A lot could still go wrong. The provincial and federal governments now have to ratify the deal, a formality. But Lheidli T'enneh members also must vote on it and the band has set a 70-per-cent approval threshold.
But this deal remains the most promising road on the long path to treaties.
Footnote: The deal is timely. The weekend saw another meeting of representatives of more than 40 native communities who warned of mounting frustration and the risk of protest over the governments' position on key treaty issues. The Lheidli T'enneh agreement shows progress is possible.


Anonymous said...

Sort of reminds me of Sechelt a few years ago. The negotiations were very open, and some of us went to any meeting held on the lower island. Never saw a newspaper person at one of the main table meetings , information meetings or Regional Advisory meetings.The Minsiter appeared at the regional a number of times. Two MLa's showed up at the first step three signing, which was Sechelt. The band members did appear in fairly large numbers. So after the AIP was signed it was time for the band to vote. This band as I mention was very aware of what was involved. They voted it down with the excuse they didn't think they would have to pay taxes. What a bunch of BS. The subject was brought up many times.
I can name another few bands that were being heralded as the first urban treaty coming up six or seven years ago. Things got stalled a lot.
So even though we are now adding agriculture land to be removed, something that was never supposed to happen, I'd not bet on a final deal. as for seeing what the other guy gets first, and this is not a template are familiar words. But as soon as the Yukon group got a deal, it appeared on ever negotiating table and even observers like us got copies. Damn right there was a template, as was the Nisga'a when it was signed.The Deputy Minister of aboriginal affairs under the last government and under this one for awhile stated publically that a accelerated treaty should be form start to finish about one year and a few extra moths for the lawyers to sort out the fine points.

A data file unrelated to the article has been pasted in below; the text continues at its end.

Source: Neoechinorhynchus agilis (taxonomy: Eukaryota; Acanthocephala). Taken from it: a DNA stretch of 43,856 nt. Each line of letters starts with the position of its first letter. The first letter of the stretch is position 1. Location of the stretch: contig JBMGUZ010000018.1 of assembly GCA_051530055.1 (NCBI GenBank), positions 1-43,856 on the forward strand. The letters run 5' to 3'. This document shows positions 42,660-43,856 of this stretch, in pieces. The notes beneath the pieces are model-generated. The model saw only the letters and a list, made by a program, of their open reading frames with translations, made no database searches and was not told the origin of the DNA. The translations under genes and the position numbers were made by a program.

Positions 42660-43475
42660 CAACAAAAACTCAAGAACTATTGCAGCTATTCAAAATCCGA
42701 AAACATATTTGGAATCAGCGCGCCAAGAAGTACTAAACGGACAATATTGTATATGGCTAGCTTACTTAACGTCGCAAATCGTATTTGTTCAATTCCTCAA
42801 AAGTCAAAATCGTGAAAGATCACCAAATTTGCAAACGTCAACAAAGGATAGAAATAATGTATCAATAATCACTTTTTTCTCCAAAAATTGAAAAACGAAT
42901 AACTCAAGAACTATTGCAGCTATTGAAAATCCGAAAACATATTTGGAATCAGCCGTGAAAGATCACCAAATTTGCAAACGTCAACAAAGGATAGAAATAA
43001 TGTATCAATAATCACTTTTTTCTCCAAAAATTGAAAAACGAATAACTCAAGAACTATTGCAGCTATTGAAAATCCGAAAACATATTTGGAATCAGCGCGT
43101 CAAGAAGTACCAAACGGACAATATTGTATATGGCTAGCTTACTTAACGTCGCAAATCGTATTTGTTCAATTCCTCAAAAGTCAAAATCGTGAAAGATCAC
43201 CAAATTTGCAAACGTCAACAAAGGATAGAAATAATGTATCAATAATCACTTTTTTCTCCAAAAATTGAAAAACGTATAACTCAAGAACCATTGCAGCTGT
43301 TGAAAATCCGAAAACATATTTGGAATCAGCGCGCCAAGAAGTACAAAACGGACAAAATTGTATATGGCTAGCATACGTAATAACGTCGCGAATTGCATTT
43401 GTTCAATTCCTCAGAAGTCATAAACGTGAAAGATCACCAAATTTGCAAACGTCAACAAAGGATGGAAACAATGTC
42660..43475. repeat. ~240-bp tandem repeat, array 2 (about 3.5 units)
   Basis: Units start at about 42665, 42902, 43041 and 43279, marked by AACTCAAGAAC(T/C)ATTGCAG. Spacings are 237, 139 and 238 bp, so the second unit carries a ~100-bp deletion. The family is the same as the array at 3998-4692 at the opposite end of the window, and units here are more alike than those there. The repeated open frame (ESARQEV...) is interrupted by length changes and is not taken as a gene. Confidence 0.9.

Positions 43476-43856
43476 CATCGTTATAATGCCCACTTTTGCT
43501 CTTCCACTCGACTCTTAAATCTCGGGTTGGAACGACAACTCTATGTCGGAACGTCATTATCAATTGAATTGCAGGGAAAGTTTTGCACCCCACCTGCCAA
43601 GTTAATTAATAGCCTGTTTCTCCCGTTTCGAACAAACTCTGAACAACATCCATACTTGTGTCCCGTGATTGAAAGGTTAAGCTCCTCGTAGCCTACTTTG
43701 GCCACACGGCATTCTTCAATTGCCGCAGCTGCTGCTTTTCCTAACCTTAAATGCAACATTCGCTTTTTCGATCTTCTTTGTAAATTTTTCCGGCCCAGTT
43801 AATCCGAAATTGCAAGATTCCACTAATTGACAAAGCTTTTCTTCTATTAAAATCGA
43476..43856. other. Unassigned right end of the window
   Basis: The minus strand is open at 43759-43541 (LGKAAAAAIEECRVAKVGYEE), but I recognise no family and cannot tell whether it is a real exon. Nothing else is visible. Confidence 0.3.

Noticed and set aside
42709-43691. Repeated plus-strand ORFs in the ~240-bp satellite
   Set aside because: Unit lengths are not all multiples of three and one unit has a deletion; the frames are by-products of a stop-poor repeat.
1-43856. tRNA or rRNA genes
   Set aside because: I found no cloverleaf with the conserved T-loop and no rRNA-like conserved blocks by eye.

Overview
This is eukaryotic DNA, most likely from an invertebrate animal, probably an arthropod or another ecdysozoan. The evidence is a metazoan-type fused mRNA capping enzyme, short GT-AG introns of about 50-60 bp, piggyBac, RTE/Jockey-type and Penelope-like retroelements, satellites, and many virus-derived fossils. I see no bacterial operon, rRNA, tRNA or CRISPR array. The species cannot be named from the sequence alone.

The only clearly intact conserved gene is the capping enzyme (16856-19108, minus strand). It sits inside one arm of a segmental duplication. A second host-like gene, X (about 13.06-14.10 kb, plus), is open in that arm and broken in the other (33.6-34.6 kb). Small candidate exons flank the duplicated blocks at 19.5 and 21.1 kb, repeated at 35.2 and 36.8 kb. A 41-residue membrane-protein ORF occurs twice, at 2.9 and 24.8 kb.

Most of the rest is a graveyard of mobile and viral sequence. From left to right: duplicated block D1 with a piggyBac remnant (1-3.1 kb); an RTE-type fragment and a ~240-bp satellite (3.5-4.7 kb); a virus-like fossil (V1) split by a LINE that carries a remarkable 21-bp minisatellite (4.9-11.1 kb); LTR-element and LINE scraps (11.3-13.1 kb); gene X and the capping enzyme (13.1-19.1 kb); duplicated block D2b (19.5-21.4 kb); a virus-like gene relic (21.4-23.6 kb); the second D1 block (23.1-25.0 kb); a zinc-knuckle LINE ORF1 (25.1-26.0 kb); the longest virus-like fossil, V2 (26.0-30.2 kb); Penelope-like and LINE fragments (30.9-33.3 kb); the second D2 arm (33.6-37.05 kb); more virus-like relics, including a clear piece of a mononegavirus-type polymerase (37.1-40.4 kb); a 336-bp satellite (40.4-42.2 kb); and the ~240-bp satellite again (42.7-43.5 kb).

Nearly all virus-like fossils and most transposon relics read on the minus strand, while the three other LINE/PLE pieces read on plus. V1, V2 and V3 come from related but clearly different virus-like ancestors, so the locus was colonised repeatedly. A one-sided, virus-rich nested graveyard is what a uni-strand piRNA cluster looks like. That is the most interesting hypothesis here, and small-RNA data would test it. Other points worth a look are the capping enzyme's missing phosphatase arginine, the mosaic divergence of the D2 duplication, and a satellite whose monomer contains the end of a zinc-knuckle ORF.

Don't want to rain on your parade Paul but a very few of us followed the process enough to see things fall apart. I spent over ten years working on the subject for us as occupiers of land set aside for Indians. OH , one more thing. The Sechelt Chief insisted on openness at all times and used to invite the hangers on, another fellow and myself to side table discussions, something that wasn't that common. The first time our group appeared as a Regional adisory Committee I raised three routes to follow
1. Status quo which doesn't work
2. Changes to the Indian act, which never seem to happen even thoug a numner of ministers has tried.
3. Modern treaties, in which almost 70 percent of the bands were in at the time.

The supreem Court of canada has said. To claim title you have an option. Prove it in court, or define your bundle of rights in Treaty negotiations. Gordo hated the nisga'a Trety, and had a referenum on the deal, got elceted and suddenly he started talking treaty. It's all so political it smells

Anonymous said...

From David Schreck:

"I plead guilty to having learned from something with regard to that." Premier Gordon Campbell, October 30th, 2006, on CBC Newsworld with Don Newman.

Newman asked Campbell what changed between Campbell's opposition to the Nisga'a treaty and his celebration of the proposed Lheidli T'enneh treaty.

Read the rest of Schreck's article at:

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Anonymous said...